This is the first new issue of EuroVista to be freely available online. As anticipated in earlier editorials, from now on whole issues and/or individual articles may be downloaded without charge from the EuroVista website (http://www.euro-vista.org/). This includes those back issues that before only were available on the website behind a paywall. We are grateful to the CEP, that has made this possible. The main reason for this change is to make the journal more easily accessible and therefore, we hope and expect, much more widely read. Do please tell all your friends and colleagues the good news!
And what a start we have for this new formula! This issue has been compiled and edited by a member of our Editorial Board, Dr Beth Weaver, University of Strathclyde, Scotland. As she writes in her introduction, we believe this to be the first journal ever to devote an entire issue to contributions made by people who have desisted from offending, some of whom may indeed describe themselves as in a continuing process of desistance.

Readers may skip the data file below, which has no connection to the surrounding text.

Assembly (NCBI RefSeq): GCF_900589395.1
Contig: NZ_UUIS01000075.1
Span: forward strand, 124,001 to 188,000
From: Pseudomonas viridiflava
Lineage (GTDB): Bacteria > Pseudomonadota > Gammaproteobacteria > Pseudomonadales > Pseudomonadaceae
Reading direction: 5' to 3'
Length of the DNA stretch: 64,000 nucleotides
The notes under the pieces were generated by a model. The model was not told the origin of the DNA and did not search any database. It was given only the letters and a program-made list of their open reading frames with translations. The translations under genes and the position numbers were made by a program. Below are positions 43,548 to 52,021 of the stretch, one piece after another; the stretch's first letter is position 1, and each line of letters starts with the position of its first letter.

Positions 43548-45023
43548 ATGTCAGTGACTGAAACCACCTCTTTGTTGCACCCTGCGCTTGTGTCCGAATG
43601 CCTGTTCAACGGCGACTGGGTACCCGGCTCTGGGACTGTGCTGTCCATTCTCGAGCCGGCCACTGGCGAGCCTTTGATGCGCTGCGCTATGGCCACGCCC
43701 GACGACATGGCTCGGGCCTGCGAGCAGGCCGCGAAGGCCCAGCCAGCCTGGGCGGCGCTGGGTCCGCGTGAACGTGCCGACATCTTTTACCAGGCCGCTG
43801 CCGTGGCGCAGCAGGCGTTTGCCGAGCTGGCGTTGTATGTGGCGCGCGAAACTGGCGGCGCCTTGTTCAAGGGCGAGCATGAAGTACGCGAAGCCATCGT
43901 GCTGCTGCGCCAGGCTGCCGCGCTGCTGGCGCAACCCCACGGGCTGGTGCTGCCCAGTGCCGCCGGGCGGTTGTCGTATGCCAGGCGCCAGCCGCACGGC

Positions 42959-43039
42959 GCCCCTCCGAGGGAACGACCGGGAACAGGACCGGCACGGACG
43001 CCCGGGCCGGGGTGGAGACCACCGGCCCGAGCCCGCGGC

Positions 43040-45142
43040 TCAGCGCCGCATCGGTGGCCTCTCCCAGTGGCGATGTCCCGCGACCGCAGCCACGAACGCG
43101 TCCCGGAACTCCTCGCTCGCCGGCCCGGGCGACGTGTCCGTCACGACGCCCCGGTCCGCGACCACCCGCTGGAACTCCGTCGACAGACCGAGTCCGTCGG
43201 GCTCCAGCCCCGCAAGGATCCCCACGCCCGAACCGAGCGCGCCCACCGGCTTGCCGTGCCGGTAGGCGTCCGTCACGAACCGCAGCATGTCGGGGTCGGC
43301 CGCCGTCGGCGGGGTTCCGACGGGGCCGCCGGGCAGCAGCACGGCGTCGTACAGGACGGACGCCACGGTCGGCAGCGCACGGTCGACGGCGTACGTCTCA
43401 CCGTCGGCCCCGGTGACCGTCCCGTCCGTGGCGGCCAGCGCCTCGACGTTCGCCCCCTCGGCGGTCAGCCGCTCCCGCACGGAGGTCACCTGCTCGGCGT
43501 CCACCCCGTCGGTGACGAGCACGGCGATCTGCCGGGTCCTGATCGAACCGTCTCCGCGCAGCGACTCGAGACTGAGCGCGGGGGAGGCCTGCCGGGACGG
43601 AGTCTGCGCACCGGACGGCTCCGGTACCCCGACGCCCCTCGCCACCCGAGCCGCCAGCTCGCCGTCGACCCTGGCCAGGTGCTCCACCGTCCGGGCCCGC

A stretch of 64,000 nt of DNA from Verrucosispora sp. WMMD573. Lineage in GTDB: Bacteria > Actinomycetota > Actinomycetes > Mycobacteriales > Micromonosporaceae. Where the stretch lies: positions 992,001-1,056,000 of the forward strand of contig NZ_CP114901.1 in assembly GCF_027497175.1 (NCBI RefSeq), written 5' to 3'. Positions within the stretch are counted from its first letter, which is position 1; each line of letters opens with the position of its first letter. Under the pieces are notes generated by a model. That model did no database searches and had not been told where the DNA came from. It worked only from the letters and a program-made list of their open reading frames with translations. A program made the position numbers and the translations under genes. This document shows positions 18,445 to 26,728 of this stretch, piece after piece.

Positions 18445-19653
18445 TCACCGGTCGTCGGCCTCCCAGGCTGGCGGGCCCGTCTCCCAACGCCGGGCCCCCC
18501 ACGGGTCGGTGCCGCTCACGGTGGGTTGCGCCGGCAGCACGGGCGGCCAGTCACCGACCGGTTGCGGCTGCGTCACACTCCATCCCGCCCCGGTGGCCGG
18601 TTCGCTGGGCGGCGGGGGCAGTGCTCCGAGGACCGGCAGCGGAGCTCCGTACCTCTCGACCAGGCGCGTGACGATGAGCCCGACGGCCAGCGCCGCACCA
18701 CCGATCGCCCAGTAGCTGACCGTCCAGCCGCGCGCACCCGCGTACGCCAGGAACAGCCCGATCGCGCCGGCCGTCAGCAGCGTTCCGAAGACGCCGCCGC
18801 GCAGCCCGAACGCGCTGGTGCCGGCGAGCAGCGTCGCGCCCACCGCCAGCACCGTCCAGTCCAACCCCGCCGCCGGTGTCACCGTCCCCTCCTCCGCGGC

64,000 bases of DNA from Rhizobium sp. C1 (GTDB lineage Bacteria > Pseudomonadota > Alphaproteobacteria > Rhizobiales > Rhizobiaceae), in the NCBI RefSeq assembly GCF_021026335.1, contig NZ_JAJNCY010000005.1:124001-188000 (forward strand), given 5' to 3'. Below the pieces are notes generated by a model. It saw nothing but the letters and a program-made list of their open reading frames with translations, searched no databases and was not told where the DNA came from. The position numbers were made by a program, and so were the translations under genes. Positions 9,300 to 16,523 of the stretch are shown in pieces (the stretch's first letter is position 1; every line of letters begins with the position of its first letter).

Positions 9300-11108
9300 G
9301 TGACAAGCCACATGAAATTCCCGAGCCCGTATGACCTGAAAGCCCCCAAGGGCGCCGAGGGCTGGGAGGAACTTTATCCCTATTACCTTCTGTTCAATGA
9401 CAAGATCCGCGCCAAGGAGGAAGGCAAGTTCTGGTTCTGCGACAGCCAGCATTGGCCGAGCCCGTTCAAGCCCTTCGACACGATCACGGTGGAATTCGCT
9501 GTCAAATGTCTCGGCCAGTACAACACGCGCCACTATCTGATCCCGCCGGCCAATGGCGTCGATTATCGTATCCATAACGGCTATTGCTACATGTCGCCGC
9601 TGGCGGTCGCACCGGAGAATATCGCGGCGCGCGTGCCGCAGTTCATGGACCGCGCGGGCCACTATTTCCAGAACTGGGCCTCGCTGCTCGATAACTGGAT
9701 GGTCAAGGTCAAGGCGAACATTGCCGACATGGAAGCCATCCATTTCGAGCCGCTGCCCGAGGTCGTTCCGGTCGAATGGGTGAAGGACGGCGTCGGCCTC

People who have committed crimes have usually been treated as subjects of research and sometimes even as its objects, but their own voice has not often been easy to hear. This issue, by contrast, includes writings by people from a large number of countries who set out a diverse range of accounts of and reflections on their own experiences. About the only thing they all have in common is that they have been convicted of offences and are now or have been on a journey towards ways of living in which offending has no place. As these papers eloquently demonstrate, people move away from crime by finding motives and purposes and by drawing on their personal qualities and talents. Our contributors are much more than ex-offenders and, like anybody else, should not for all time be defined in terms of past actions that they are trying to put behind them.
When Dr. Weaver first approached us with the idea for this issue, we were very excited. What she has achieved in bringing this collection together has exceeded all our expectations. In her own Introduction, she thanks the many people who have made this possible, but it is our privilege to offer our warm thanks to her. It was she who had the original idea, many of the contacts, the commitment and the skill to make it all happen. We as editors, and indeed all involved in EuroVista are proud to be associated with this project.